China to Help Fund Latest EU Bailout Package? No Deal

By | October 28, 2011

French President Nicolas Sarkozy placed a phone call to China’s President Hu Jintao after European leaders reached another last-minute deal to increase bailout funding in an attempt to tackle the regions worst debt crisis in over two decades. Apparently, Sarkozy’s pleas for China to contribute upwards of $100 billion (U.S.) to the EU bailout fund fell on deaf ears, as China’s refusal to buy EU bonds was reported early Friday morning, much to the dismay of the Global media that had been reporting that China would be buying upwards of $100 billion dollars worth of the EU’s bonds.

 

 Sarkozy attempted to woo public opinion and apply Global pressure by taking to the media in an interview right after his phone call to China’s President in which he stated:  “If the Chinese, who have 60 percent of global reserves, decide to invest in the euro instead of the dollar, why refuse?”  The answer to that question can be found in China’s state media announcement that Europe must take responsibility for the crisis and not rely on “good Samaritans” to save the continent.  Maybe China simply sees the U.S  as a good investment, and the EU..not so much.  China currently holds approximately $3.2 trillion dollars in foreign exchange reserves and was looking for “attractive, solid, safe investment opportunities according to Claus Regling, the chief executive of the European Financial Stability Fund. (EFSF) Mr. Regling is currently on a world tour talking to governments about how the EFSF might be structured so the EU bonds it sells to make money will look “more attractive” As Communist leaders in China try to deal with soaring housing costs and food prices while exporters are struggling to stay afloat, selling EU bonds to China right now is off the table.

The EFSF has already “announced” an increase of some measures including quadrupling the firepower of the fund to one trillion euros ($1.4 trillion). Now the main problem is just where that cash infusion will come from. As stock markets rallied on the recent news of the EU bailout fund quad-rupling, the EFSF is seen to be scrambling to raise the funds.  Isn’t that akin to be placing a bet on an as yet unfunded entity?  China certainly thinks so.

The EFSF fund was set up in May 2010 and is designed to provide financial assistance to European economies at risk of default, such as Greece, Ireland and Portugal. Here we  some 17 months later, and the crisis is now looming larger than ever. Next up on Regling’s EU bailout begging tour is Japan, whom as also offered “vague promises” ( just like China in the beginning) that Japan might be willing to expand it’s already large contributions to the EU’s bailout fund. We can expect Japan to take the route China has in refusing to bury itself in the EU bailout debacle simply because, as The People’s Daily Communist media outlet in China stated: “The (EFSF) summit did not reach any decision on institutional reform and therefore did not eliminate concerns over the (causes of) the European debt crisis at the root.”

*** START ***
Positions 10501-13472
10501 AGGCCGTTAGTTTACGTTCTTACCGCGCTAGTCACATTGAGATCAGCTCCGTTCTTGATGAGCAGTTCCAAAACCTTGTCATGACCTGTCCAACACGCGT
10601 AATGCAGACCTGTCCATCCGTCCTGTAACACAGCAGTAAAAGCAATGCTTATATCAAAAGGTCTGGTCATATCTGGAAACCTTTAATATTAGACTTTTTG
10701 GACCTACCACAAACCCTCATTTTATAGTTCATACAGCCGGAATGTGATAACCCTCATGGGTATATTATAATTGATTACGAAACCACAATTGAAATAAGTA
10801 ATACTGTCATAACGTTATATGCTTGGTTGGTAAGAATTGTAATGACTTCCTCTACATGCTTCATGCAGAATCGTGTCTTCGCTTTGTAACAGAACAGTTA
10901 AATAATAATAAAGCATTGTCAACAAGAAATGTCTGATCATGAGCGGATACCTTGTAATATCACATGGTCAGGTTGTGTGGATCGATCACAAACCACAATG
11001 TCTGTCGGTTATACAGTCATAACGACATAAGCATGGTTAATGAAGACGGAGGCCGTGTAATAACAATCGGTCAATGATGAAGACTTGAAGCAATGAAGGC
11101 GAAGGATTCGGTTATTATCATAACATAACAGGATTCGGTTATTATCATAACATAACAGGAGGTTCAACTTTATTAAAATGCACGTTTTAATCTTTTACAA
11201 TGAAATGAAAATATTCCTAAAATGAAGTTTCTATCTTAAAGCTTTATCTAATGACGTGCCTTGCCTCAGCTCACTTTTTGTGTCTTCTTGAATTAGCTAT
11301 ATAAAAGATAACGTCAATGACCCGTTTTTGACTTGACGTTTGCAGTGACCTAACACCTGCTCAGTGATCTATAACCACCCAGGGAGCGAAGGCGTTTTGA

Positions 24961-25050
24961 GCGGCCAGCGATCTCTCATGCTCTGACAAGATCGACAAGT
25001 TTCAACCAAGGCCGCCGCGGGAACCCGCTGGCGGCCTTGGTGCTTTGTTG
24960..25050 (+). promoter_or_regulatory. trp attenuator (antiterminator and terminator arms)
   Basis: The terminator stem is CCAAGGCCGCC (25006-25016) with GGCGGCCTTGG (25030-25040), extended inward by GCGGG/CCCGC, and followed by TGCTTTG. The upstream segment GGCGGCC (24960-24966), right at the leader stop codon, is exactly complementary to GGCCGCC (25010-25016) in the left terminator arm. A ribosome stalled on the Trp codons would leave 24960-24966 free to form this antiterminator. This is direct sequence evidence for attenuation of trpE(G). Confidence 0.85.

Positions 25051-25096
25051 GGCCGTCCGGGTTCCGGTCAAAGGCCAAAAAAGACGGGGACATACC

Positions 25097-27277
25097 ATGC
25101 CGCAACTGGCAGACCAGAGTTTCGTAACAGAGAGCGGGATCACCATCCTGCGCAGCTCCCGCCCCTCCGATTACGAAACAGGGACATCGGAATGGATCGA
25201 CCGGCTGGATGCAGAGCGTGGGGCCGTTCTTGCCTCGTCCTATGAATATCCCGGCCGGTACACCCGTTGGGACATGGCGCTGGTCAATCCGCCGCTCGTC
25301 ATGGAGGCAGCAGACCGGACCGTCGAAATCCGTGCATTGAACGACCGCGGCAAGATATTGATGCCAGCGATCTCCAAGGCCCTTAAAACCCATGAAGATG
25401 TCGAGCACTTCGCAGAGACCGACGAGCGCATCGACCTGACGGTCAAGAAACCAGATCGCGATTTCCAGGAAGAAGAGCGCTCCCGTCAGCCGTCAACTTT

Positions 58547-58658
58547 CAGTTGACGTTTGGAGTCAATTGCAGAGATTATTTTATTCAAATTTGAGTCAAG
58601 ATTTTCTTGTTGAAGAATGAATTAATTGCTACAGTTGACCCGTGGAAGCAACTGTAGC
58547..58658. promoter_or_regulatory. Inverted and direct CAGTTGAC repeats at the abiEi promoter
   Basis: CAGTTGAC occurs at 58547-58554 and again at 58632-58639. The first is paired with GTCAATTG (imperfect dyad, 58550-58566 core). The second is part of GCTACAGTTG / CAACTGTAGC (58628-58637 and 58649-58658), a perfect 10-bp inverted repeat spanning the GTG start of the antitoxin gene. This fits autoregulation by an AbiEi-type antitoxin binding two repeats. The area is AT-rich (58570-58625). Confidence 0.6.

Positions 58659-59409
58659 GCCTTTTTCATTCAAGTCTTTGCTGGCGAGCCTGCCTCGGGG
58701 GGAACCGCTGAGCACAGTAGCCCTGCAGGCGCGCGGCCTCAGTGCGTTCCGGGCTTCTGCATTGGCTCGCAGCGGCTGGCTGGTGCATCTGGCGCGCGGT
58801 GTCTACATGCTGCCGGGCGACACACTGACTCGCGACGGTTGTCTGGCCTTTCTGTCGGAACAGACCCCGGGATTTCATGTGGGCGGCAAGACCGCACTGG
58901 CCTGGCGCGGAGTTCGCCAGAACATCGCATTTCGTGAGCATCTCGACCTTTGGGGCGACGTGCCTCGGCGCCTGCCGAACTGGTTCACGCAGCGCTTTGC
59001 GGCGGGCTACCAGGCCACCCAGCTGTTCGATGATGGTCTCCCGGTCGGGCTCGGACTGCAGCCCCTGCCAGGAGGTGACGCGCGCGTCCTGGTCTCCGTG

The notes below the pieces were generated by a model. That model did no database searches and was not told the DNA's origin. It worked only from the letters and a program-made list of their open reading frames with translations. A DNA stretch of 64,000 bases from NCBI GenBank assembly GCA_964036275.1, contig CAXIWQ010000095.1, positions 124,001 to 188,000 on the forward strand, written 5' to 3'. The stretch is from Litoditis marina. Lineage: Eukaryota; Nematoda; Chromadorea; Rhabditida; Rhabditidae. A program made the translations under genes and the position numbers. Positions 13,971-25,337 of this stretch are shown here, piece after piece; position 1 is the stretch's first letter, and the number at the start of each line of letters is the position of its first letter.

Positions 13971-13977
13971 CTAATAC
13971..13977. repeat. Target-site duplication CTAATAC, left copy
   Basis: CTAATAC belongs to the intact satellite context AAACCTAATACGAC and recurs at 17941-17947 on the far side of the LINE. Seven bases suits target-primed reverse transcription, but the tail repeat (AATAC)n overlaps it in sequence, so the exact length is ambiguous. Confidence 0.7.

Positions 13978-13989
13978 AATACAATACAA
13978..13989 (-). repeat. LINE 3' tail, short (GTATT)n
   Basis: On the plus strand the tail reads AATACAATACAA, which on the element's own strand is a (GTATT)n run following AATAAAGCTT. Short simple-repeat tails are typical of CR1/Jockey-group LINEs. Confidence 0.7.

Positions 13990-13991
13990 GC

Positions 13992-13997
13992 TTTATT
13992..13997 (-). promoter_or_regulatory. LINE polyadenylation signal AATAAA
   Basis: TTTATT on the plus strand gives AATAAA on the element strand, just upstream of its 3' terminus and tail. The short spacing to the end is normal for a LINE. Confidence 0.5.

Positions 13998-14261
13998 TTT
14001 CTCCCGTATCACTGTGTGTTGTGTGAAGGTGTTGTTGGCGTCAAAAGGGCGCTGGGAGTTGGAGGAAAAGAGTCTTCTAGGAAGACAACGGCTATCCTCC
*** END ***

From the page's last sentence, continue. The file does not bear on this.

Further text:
Adding to the fact that the EFSF has apparently promised a $1.4T cash infusion into the EU bailout fund without first securing the actual funding, is that, as is usually the case, China will want to put certain “conditions” on their participation in buying EU bonds to increase the EU bailout fund. Those conditions: Greater market access in Europe and silence on their currency manipulation which most economists say is being unfairly undervalued. That tidbit comes to us from IHS Global Insight analyst Ren Zianfang.  Didn’t the U.S. Senate recently pass legislation calling for sanctions against China for undervaluing their currency? Yes they did, as you can see here.

In another shocking revelation, (sarc) also on Friday, a deputy Chinese finance minister said Beijing needs to learn how the new investment vehicle will work before deciding whether to invest.

China wants details on the amount of bonds issued by Italy and other individual European governments that might be guaranteed by the fund, Zhu Guangyao said at a separate briefing. Oh the nerve of those Chinese, wanting petty “details” before committing another $100T to the EU bailout fund!

So the Global market rallied on the EFSF’s recent announcement that they will quadruple the EU bailout funding. All they need to do now is find the money to put into the fund. What a dysfunctional mess of an organization. This is a grand example of how the EU Global government has become so involved with the European banking system that it has exasperated the European financial crisis tenfold, and instead of helping European countries to pull out of the recession, it now threatens to drag the U.S. and the rest of the world down with it.

 

 

 

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